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WHAT WORKS IN EDUCATION The George Lucas Educational Foundation

Kindergartners Explore Through Project Learning

The Auburn Early Education Center immerses young children in self-directed projects.
By Ken Ellis

VIDEO: Five-Year-Olds Pilot Their Own Project Learning

Running Time: 9 min.

"Don't go yet, because there's lots of airplanes and birds covering the sky!" warns a wary air-traffic controller from his cardboard perch above a mockup of a plane loaded with his classmates. But it's only a minor delay for students of the Yellow Pod, a small segment of the 460 kindergartners who attend the Auburn Early Education Center, in Auburn, Alabama. Soon, they will be virtually winging their way to Brazil on a fantasy flight aboard their handcrafted plane, culminating two and a half months of preparation for the role-playing exercise as part of a yearlong study of South America.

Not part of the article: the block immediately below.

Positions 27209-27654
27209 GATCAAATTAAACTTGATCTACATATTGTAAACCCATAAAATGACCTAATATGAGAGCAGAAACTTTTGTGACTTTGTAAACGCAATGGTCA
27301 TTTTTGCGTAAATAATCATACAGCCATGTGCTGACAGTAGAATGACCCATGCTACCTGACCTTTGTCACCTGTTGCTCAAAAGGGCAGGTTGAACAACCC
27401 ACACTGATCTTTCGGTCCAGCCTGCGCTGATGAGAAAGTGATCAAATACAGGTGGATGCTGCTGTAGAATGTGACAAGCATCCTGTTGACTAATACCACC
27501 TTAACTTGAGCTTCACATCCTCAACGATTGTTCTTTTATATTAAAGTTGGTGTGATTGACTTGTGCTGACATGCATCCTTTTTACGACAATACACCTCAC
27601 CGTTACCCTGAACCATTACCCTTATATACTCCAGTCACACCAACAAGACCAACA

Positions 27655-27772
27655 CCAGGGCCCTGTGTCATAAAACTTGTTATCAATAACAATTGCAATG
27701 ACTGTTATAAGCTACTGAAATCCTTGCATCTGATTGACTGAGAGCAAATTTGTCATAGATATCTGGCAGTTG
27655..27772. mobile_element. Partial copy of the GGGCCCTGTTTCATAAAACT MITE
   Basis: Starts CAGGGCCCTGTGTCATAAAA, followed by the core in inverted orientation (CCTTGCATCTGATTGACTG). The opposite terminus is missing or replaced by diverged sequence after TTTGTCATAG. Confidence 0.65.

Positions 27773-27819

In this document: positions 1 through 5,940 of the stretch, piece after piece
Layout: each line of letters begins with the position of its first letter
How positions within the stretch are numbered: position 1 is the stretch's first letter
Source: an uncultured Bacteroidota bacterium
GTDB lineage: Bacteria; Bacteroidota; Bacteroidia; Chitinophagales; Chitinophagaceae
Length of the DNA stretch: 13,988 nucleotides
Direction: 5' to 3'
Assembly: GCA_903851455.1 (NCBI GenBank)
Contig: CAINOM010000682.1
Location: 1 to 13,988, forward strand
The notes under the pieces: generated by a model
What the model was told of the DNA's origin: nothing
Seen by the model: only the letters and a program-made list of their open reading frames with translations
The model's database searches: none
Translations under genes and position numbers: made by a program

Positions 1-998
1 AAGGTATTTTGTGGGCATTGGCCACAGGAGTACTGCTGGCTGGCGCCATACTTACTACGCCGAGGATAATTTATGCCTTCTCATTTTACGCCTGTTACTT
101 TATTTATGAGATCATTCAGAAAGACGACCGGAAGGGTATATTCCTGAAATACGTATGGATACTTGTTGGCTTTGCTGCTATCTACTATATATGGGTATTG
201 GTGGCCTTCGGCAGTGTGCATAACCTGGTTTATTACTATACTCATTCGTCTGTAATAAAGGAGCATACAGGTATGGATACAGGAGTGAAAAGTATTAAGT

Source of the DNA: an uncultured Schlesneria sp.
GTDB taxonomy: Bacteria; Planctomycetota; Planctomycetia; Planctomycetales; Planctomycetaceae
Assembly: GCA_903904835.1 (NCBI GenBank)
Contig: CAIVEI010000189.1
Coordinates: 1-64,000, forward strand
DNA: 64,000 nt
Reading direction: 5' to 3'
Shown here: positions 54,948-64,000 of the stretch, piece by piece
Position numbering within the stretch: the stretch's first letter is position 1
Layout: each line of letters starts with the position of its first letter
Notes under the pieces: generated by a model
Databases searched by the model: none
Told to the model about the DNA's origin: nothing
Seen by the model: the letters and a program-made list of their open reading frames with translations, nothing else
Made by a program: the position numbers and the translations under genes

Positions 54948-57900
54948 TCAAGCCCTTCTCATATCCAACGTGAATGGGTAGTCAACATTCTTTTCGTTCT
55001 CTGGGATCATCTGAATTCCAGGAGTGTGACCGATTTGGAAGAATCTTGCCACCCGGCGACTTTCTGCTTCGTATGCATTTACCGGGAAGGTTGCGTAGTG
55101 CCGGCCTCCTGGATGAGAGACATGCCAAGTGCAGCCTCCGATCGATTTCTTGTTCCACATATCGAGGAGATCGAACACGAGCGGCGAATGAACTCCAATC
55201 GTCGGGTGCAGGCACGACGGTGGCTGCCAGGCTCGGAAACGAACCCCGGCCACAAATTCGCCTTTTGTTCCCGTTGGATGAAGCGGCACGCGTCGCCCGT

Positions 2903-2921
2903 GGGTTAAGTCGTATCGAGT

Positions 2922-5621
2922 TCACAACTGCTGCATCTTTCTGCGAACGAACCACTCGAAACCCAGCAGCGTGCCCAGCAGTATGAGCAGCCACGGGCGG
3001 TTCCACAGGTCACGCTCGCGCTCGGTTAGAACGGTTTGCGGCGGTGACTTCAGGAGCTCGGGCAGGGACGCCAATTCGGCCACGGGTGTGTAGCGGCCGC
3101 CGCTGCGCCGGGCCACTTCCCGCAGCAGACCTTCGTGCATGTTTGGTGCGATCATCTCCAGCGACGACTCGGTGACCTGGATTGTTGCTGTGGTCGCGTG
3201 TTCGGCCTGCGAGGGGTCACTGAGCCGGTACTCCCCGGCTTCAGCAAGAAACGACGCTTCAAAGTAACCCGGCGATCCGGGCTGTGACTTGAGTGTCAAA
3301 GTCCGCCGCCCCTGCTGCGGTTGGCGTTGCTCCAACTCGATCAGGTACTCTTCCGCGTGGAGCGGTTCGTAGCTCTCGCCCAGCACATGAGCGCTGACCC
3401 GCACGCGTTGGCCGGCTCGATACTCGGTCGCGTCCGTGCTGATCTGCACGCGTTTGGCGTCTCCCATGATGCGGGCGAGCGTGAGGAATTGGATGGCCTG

At this award-winning kindergarten learning center, shared with a special education preschool, the students decide what projects they want to tackle, and teachers guide them to resources, on the Internet and in books, that help them create something from what they learn. Whether they're building an airplane or a cruise ship, or conducting a funeral for the class praying mantis, AEEC students are learning more than basic facts and skills. They are acquiring a taste for the process of lifelong learning.

"These kids have a very authentic, real purpose for learning," says AEEC principal Lilli Land. "When you want to find something out, what do you do? You go to the computer, you get on the Internet, you get a book. You don't go to an adult and just have them feed you all the information. You have to learn to be a problem solver; you have to learn to be resourceful. So we teach them to be lifelong learners, and you have to keep them excited about the process of learning."